My rating: 5 of 5 stars
Can a man obsessed with punctuation find love? Can a man who finds that love keep it? Can that man avoid possible litigation and potential prison time?
Tom Conrad doesn’t quite answer these questions, but even if he did, I wouldn’t tell you. You have to read the book.
Like many books, I picked this up on a whim. I’ve enjoyed Conrad’s public musings and quips via Twitter and his blog and there comes a time when a man needs to be a man and download a book and dig in. And if he’s a TRUE MAN, he reviews it on his blog that also features sensitive poetry.
This novella is a darkly humorous introduction to Conrad’s Frankie Drake, a struggling and somewhat easily intimidated aspiring writer (and the star of Conrad’s full length novel That Coxom and Blondage Affair). When he meets Abbey, a fellow writer, as well as a kindred-and-potentially-more-talented spirit (soul mate?), he’s all in. Based on the title of the book, one can surmise what direction the relationship ultimately takes.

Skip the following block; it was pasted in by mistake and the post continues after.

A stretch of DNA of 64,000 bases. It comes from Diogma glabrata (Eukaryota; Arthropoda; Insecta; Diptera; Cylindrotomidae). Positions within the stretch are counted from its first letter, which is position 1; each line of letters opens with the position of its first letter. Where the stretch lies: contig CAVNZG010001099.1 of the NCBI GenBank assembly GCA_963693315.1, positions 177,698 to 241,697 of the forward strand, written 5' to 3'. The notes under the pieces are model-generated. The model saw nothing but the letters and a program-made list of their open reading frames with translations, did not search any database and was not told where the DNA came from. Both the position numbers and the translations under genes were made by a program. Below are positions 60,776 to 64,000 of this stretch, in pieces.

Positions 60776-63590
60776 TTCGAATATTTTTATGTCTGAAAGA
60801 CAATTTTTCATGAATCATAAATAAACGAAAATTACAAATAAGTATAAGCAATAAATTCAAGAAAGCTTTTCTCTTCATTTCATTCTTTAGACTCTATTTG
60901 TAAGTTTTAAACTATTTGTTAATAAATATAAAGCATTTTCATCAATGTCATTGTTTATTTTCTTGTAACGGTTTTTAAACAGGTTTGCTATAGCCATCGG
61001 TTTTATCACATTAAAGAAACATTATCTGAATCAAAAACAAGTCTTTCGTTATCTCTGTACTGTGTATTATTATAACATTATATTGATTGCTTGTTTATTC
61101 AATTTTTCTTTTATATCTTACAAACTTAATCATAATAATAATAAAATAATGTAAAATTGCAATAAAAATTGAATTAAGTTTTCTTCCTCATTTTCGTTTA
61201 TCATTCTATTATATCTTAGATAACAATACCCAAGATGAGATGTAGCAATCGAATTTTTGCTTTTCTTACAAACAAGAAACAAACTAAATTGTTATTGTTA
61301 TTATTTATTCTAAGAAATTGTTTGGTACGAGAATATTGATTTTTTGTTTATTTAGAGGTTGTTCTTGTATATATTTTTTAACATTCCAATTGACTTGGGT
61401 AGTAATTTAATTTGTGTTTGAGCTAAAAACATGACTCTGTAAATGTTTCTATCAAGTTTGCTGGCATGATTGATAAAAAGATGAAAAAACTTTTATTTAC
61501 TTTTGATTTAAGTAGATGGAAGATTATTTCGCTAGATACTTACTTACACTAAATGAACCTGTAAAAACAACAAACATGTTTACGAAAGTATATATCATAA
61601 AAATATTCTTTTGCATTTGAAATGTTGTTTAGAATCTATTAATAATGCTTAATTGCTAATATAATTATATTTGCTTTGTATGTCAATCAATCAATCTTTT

The story is refreshingly in the moment, with several key moments happening via Twitter transcripts. In time, it will seem quaint, but for now — it’s very now. Conrad has a good grip on word play and the general techno-babble silliness that is modern English, as it has seen some storm damage courtesy of the ever-influence of technology and an alarming simplification (abstraction?) of interpersonal communication. He nicely balances a statement on the post-existential world of online love with a deft, timeless depiction of the great no-no: two artists of the same medium should never start a relationship. (Also, never date an actress. Seriously, it’s a bad idea.)
As an American reader, I didn’t have any difficulty with the more English aspects of the story (mainly descriptions of rain, lots of rain) but then again, everything I learned about the finer nuances of living in the UK came from The Young Ones, so I am properly educated in these matters. Once you have mastered the insult, “Codpiece Face,” the rest is nothing but tea and strumpets.
Love, the sweet and the sour, is something Frankie has difficulty handling. It’s fun for the reader to watch him try.